Born in Gary, Indiana to a steel mill worker and a school teacher, Chester “CHΞSS” Gregory drew inspiration from hometown hero Michael Jackson to pursue his dream of becoming an artist.He began his journey performing in local talent shows and participating in workshops for young performers.
After a few years, Gregory was ready to take the next step and auditioned for the Emerson School for Visual and Performing Arts. Although his first two attempts were unsuccessful, Gregory didn’t give up, and his third try provided him the opportunity to attend by the time he reached high school. A testament to his gift, he was voted ‘Most Talented’ his senior year of high school.
Upon graduating high school, Gregory began attending Columbia College, where he majored in Musical Theatre. Here Gregory was able to hone his skills and lay the groundwork for his foundation as a performer. Shortly before graduating with a Bachelor of Fine Arts degree, Gregory earned the leading role as Jesus in Jesus Christ Superstar. After graduating, Gregory began teaching acting classes and directing several productions at East Chicago Central High School and Indiana University Northwest.
Shortly thereafter, Gregory’s vocal range and acting prowess afforded him the lead role in Chicago’s Black Ensemble Theatre’s production of The Jackie Wilson Story, for which he received major acclaim. The Jackie Wilson Story culminated at New York’s famed Apollo Theater and received rave reviews from the New York Times: “There is essentially one reason – and it’s a very good one – to see The Jackie Wilson Story, and that is the star: Chester Gregory.”
This award-winning role gave him the opportunity to sing for the legendary “King of Pop,” Michael Jackson, in 2003. Jackson gave Gregory a standing ovation for his performance that night, and a week later Gregory booked his debut Broadway role as Seaweed in the Tony Award Winning musical Hairspray.
He then starred in the original Broadway cast of Tarzan as Terk, and Cry-Baby as Dupree. However, it was his 2009 performance as Jimmy Early in the national tour of Dreamgirls that compelled a New York Post theatre critic to say that Gregory’s performance “isn’t scene-stealing, but robbery on an Enron scale.” For this role, Gregory would go on to earn several additional accolades domestically and internationally. Immediately following Dreamgirls, he was cast as Officer Eddie Souther for the Broadway production of Sister Act.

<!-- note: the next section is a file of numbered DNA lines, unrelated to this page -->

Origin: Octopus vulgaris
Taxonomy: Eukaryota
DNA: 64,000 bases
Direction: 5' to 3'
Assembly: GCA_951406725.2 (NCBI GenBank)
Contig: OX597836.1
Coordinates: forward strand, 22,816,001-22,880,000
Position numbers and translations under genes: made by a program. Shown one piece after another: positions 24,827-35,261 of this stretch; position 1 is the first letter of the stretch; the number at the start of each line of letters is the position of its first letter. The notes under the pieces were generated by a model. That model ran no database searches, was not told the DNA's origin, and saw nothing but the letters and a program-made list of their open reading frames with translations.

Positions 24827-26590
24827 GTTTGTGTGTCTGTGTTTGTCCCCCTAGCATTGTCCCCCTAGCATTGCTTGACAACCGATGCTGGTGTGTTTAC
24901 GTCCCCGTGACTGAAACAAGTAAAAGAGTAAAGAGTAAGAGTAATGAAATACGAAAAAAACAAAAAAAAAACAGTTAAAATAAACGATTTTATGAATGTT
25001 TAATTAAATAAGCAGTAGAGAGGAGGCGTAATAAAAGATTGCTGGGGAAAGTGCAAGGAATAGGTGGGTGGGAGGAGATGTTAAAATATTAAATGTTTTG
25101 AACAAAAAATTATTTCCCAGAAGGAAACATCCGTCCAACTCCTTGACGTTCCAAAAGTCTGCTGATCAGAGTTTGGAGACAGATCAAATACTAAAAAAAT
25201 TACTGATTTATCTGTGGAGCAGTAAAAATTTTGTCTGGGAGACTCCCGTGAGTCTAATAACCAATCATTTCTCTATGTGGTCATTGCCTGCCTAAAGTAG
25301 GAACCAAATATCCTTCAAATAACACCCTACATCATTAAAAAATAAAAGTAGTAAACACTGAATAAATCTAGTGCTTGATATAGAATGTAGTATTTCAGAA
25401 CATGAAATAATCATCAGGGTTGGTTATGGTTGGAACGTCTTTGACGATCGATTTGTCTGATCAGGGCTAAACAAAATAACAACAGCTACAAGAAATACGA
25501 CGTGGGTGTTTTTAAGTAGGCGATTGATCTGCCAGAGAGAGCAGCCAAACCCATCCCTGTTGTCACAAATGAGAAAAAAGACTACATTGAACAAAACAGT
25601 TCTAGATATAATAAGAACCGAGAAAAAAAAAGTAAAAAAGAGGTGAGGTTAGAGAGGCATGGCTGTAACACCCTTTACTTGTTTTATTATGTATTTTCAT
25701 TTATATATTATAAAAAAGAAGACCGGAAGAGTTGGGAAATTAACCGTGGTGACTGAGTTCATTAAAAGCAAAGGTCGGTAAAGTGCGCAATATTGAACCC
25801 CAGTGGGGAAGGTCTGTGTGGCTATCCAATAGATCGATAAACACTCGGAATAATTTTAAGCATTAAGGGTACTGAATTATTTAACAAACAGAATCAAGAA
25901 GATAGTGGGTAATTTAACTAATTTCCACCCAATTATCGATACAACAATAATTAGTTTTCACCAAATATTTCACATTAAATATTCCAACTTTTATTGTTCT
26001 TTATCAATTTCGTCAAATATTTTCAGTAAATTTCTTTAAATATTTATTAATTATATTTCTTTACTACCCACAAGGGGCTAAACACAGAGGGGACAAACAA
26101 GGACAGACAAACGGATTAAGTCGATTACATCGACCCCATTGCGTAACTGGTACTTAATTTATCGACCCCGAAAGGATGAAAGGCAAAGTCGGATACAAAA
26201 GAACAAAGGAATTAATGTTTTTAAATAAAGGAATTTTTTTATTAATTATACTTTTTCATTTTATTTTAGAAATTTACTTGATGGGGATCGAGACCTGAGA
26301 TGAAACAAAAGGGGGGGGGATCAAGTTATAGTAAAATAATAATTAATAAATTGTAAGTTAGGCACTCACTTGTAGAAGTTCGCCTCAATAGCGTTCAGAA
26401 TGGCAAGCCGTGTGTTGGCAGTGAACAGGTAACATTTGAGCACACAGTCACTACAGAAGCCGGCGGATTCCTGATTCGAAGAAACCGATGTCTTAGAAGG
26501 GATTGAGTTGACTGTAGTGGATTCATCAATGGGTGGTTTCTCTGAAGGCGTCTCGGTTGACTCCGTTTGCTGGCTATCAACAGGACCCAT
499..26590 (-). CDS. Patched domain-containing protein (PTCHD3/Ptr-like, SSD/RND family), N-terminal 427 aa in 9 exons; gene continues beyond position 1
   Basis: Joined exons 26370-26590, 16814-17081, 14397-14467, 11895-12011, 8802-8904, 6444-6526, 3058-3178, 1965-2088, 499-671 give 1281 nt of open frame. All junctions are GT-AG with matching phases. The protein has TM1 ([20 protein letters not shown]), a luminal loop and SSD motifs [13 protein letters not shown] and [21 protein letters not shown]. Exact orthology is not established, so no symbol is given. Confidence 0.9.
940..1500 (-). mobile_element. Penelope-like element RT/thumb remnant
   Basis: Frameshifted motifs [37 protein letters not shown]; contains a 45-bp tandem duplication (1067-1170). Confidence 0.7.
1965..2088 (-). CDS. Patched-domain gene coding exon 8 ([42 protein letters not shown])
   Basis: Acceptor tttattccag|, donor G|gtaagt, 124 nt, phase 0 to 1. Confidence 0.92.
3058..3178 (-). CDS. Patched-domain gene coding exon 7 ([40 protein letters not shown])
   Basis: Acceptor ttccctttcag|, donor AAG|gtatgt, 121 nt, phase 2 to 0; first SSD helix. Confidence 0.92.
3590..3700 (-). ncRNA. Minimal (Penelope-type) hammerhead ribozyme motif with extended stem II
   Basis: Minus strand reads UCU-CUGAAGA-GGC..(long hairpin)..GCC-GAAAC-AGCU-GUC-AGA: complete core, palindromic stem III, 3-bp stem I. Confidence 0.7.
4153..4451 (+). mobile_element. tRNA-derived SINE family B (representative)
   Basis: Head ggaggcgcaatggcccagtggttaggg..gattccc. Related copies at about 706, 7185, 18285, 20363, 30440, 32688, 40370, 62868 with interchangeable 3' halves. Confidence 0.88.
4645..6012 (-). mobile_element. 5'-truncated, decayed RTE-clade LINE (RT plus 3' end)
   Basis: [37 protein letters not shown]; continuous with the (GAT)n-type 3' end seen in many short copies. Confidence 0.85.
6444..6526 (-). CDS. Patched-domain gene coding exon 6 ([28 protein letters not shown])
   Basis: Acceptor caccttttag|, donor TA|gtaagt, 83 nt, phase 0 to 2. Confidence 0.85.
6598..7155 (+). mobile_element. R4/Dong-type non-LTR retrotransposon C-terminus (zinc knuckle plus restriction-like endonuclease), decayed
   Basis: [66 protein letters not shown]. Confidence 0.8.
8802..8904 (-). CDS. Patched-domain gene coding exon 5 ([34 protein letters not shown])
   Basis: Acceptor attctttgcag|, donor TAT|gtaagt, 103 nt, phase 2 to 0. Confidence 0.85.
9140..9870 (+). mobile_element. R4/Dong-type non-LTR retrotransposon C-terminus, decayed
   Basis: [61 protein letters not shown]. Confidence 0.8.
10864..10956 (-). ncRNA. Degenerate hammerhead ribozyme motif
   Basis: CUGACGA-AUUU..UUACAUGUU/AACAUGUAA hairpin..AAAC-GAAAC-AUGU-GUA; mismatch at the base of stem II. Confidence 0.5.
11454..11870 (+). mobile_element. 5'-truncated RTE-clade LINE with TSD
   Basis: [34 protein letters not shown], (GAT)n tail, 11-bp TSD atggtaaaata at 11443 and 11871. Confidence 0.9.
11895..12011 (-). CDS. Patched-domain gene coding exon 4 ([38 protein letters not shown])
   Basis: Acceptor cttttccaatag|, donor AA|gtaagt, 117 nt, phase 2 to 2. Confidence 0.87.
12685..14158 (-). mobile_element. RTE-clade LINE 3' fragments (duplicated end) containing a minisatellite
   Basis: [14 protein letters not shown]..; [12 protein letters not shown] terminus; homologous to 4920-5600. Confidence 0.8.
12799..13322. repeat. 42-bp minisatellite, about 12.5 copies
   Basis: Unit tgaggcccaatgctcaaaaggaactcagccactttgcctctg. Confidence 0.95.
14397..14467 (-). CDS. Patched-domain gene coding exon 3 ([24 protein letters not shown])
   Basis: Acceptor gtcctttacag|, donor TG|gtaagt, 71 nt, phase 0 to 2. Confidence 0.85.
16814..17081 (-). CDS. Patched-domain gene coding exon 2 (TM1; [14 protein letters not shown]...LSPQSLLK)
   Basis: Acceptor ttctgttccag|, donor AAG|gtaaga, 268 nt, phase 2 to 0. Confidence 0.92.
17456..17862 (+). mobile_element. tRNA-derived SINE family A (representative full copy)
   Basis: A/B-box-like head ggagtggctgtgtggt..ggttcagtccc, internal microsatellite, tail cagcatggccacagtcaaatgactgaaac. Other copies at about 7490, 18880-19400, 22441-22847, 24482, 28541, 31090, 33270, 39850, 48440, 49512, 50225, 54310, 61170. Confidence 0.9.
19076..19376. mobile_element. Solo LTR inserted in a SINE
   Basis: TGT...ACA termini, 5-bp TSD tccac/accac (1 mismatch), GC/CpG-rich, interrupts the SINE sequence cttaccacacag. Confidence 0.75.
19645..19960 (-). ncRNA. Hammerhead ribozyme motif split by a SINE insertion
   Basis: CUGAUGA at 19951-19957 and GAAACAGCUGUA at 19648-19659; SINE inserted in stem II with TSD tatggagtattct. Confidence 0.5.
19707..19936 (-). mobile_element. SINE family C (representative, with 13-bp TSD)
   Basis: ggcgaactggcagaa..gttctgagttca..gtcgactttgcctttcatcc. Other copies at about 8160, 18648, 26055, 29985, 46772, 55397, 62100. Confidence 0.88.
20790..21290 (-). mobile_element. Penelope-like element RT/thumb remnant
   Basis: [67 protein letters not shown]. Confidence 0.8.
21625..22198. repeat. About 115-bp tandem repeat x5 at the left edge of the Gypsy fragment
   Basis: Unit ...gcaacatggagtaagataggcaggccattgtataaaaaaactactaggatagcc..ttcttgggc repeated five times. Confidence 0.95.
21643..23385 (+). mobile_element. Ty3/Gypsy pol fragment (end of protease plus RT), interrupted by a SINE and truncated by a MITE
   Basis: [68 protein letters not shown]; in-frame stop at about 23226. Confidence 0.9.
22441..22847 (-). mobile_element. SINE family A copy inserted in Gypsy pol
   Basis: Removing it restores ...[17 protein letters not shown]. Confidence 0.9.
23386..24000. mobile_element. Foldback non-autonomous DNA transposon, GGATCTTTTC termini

In the spring of 2013, Gregory produced his own show titled The Eve of Jackie. Premiering in New York, Gregory performed to a sold-out audience at 54 Below, before bringing the show to Chicago’s Black Ensemble Theater for a sold-out premiere. That summer, his production was selected to headline The National Black Theatre Festival. Immediately after, Gregory returned to his originating role as Officer Eddie Souther in Sister Act‘s national 2013-2014 tour. In 2015, Chester Gregory appeared in his very first August Wilson play—Two Trains Running, directed by Chuck Smith, in the role of Sterling. Mr. Gregory has received many awards including the Jeff Award and NAACP Theatre Award, and has been presented the key to the city of his hometown of Gary, Indiana, as well as East Chicago. This spring, Chester was presented with an Honorary Doctorate from his alma mater, Columbia College Chicago.
In addition to acting, Gregory has spent much of his career in the studio. He’s worked with legends such as Phil Collins (Tarzan), Marc Shaiman (Hairspray and Catch Me If You Can) and Henry Krieger (Dreamgirls), as well as industry greats including PJ Morton and Eric Roberson. He released his first album, In Search of High Love, in 2008 and has worked on several other mixtapes and projects. He has collaborated with the likes of Ledisi, Dot Da Genius, Dave Tozer, 88-Keys and 9th Wonder. Chester currently records under his artist name, CHΞSS, and is working on a new project.
CHESS WMYB (What Makes You Beautiful)
During this night, he shares his thoughts on the valleys and peaks in his personal life and career in show business. He is unaware that it will be his final performance in completion, as it is the evening before his inevitable collapse on stage the following day… September 29th, 1975.
Catch Gregory in this heartfelt portrayal that will unite generations young and old. Don’t miss what audiences & critics call “the performance of a lifetime”.